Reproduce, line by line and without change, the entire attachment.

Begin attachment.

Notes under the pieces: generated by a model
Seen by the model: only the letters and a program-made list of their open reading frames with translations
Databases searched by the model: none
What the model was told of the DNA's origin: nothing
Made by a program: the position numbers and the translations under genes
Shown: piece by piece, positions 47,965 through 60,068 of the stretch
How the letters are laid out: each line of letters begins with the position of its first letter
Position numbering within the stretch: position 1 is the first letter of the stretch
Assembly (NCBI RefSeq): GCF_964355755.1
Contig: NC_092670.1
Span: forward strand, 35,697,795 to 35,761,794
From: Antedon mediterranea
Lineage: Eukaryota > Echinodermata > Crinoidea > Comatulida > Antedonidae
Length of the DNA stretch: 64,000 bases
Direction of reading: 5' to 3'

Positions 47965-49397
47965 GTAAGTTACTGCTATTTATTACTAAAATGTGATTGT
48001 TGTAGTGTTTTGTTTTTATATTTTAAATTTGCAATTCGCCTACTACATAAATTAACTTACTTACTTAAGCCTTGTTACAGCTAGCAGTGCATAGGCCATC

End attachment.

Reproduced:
Notes under the pieces: generated by a model
Seen by the model: only the letters and a program-made list of their open reading frames with translations
Databases searched by the model: none
What the model was told of the DNA's origin: nothing
Made by a program: the position numbers and the translations under genes
Shown: piece by piece, positions 47,965 through 60,068 of the stretch
How the letters are laid out: each line of letters begins with the position of its first letter
Position numbering within the stretch: position 1 is the first letter of the stretch
Assembly (NCBI RefSeq): GCF_964355755.1
Contig: NC_092670.1
Span: forward strand, 35,697,795 to 35,761,794
From: Antedon mediterranea
Lineage: Eukaryota > Echinodermata > Crinoidea > Comatulida > Antedonidae
Length of the DNA stretch: 64,000 bases
Direction of reading: 5' to 3'

Positions 47965-49397
47965 GTAAGTTACTGCTATTTATTACTAAAATGTGATTGT
48001 TGTAGTGTTTTGTTTTTATATTTTAAATTTGCAATTCGCCTACTACATAAATTAACTTACTTACTTAAGCCTTGTTACAGCTAGCAGTGCATAGGCCATC